Among TSPANs, TSPAN8, TSPAN24, TSPAN12, and TSPAN29 are the main TSPANs family members that facilitate angiogenesis (Hemler, 2014; Bucher et al., 2017; Heo and Lee, 2020). Gesierich et al. (2006) firstly reported that TSPAN8 is the strongest angiogenesis inducer, as that overexpression of TSPAN8 in tumor cells markedly increases angiogenesis in vivo and in vitro, and co-culture of TSPAN8 knockdown tumor cells or the exosomes-depleted supernatant with HUVECs markedly inhibit HUVECs tube formation in vitro (Gesierich et al., 2006; Akiel et al., 2016). Mechanistically, the tumor cells released exosomes containing TSPAN8 are taken up by target cells via ligands for TSPAN8-associated molecules, and induce angiogenic gene transcription and modulate the RNA profile in ECs or adjacent fibroblasts, and exosomes expressing TSPAN8-CD49d complex preferentially bind ECs, thus initiating an angiogenic loop by inducing TSPAN8 itself expression on sprouting ECs (Gesierich et al., 2006; Nazarenko et al., 2010; Mu et al., 2020). The contribution of TSPAN8 and TSPAN24 on angiogenesis has also been confirmed by TSPAN8-KO mice, TSPAN24-KO mice and TSPAN8/24 double-KO mice (Takeda et al., 2007; Zhao et al., 2018a, b) (Supplementary Table 1). Mechanistically, promotion of angiogenesis by tumor-derived exosomes and rescue of impaired angiogenesis in KO mice by wild type-serum exosomes depend on the association of TSPAN8 and TSPAN24 with GPCR and RTK in ECs and tumor cells (Zhao et al., 2018b; Mu et al., 2020). Most importantly, the TSPAN24-integrin complex as a functional unit, and the YRSL motif of TSPAN24 plays key role in TSPAN24-mediated angiogenesis (Sincock et al., 1999; Zhang et al., 2002; Zuo et al., 2010; Liu et al., 2011; Peng et al., 2013; Huang et al., 2016). Based on its effects on angiogenesis, TSPAN24 gene delivery promotes angiogenesis and improves skin temperature in rat hindlimb ischemia model (Liu et al., 2011), enhances myocardial angiogenesis and improves left ventricular function in rat acute myocardial infarction model (Wang et al., 2006; Fu et al., 2015), and the beneficial effect of TSPAN24 on myocardial angiogenesis has also been confirmed in a pig myocardial infarction model (Zuo et al., 2009). In contrast, the oxygen-induced retinal neovascularization and angiogenesis in three tumors models are not decreased in TSPAN24-null mice (Takeda et al., 2007; Deng et al., 2012; Copeland et al., 2013a; Li et al., 2013), indicated that the contributions of TSPAN24 in angiogenesis might be models/diseases dependent. TSPAN24 maintains vascular stability by balancing the forces of cell adhesion and cytoskeletal tension as that TSPAN24 deficiency increases actin cytoskeletal traction by elevating RhoA signaling and diminishes actin cortical meshwork by decreasing Rac1 activity (Zhang et al., 2011). Similar to its influence in angiogenesis, the effect of TSPAN24 on vascular permeability might also be model-dependent as that TSPAN24 deletion did not affect VEGF-induced vascular permeability (Takeda et al., 2011). Moreover, TSPAN24 acts as a molecular linker between MT1-MMP and α3β1 integrin in ECs: MT1-MMP, through its hemopexin domain, associates tightly with TSPAN24, thus forming α3β1 integrin/TSPAN24/MT1-MMP ternary complexes, which is essential for a normal pattern of MT1-MMP-dependent collagenolysis (Yanez-Mo et al., 2008). Thus, TSPAN24 is a key regulator of MT1-MMP in mediating endothelial homeostasis.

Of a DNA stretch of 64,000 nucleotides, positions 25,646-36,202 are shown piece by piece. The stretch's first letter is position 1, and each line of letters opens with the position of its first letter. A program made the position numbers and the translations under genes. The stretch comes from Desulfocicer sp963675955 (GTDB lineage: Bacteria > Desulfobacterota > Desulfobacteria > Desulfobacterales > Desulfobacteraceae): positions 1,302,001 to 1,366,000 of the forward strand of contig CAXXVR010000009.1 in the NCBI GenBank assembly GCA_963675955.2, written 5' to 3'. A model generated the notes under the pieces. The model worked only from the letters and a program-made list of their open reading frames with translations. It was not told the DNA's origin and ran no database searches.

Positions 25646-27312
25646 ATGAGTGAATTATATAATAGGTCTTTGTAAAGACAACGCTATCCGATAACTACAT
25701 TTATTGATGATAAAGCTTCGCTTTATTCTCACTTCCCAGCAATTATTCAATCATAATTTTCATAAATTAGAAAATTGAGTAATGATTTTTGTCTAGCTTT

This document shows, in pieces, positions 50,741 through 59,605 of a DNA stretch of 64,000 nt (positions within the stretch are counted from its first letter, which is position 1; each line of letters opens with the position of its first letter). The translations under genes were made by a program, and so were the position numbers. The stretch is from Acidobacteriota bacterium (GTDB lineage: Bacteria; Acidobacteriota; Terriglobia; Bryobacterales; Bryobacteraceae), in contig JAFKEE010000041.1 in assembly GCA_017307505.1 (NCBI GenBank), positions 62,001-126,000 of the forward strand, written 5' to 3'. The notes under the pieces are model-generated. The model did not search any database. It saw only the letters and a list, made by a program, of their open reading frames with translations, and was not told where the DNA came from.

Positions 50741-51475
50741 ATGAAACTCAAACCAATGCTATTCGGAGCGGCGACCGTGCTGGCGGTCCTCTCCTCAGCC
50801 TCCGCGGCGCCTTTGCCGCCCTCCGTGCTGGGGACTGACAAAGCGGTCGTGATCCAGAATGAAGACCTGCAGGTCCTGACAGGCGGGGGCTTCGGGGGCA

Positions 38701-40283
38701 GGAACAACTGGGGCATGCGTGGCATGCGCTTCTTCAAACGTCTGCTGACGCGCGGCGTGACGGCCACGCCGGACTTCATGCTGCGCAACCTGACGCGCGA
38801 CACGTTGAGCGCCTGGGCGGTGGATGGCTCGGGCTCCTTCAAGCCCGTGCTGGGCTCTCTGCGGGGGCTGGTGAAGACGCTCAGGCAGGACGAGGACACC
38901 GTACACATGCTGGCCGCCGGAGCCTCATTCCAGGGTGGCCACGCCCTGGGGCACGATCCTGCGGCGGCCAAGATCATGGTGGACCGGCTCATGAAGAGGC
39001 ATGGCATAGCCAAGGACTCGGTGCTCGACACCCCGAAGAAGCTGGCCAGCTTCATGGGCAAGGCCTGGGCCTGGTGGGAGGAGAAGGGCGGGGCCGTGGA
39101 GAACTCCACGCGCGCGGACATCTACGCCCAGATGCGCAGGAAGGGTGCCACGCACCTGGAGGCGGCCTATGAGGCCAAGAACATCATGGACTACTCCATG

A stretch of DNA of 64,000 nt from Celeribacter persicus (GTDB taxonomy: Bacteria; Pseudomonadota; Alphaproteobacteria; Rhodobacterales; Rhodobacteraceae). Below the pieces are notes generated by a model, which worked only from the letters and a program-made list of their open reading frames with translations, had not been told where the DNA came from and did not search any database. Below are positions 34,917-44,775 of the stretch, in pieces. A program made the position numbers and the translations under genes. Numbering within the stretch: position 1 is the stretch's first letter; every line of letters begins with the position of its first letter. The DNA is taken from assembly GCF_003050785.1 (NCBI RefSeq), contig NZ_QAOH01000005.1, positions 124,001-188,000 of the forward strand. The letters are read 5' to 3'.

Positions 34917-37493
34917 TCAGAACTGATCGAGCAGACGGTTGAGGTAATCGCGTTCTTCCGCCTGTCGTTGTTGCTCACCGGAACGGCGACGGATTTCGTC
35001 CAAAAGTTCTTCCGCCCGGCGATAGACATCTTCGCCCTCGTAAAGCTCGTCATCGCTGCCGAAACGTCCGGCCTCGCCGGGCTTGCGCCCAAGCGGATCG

TSPAN12, which is expressed in retinal vasculature, has been extensively investigated in ophthalmology (Junge et al., 2009; Nikopoulos et al., 2010; Yang et al., 2011; Seo et al., 2016; Bucher et al., 2017; Lai et al., 2017; Zhang C. et al., 2018). Physiologically, TSPAN12 acts as a key regulator for retinal vascular development by activating NDP- but not Wnt-induced FZD4/β-catenin signaling, early loss of TSPAN12 in ECs causes lack of intraretinal capillaries and increased the expression of ECs-specific adhesion molecule cadherin5, consistent with premature vascular quiescence, late loss of TSPAN12 strongly impairs BRB maintenance without affecting vascular morphogenesis, pericyte coverage, or perfusion, thus, the endothelial TSPAN12 contributes to vascular morphogenesis and BRB formation in developing mice and BRB maintenance in adult mice (Junge et al., 2009; Zhang C. et al., 2018). Mechanistically, TSPAN12 is an essential component of the NDP receptor complex and interacts with FZD4 and NDP via its extracellular loops, consistent with an action as co-receptor that enhances FZD4 ligand selectivity for NDP, which signaling is required for normal retinal angiogenesis and BRB function (Lai et al., 2017). Based on its role in retinal angiogenesis during development, mutations in TSPAN12 or large deletions of TSPAN12 cause familial exudative vitreoretinopathy in human (Nikopoulos et al., 2010; Yang et al., 2011; Seo et al., 2016), in contrast, the anti-TSPAN12 antibody, which inhibits ECs migration and tube formation, ameliorates vasoproliferative retinopathy via suppressing β-Catenin signaling in rodent models of retinal neovascular disease (Bucher et al., 2017). The function of TSPAN12 in retinal vasculature, especially in retinal ECs, is relatively clear; however, its functions in large arteries are not fully understood.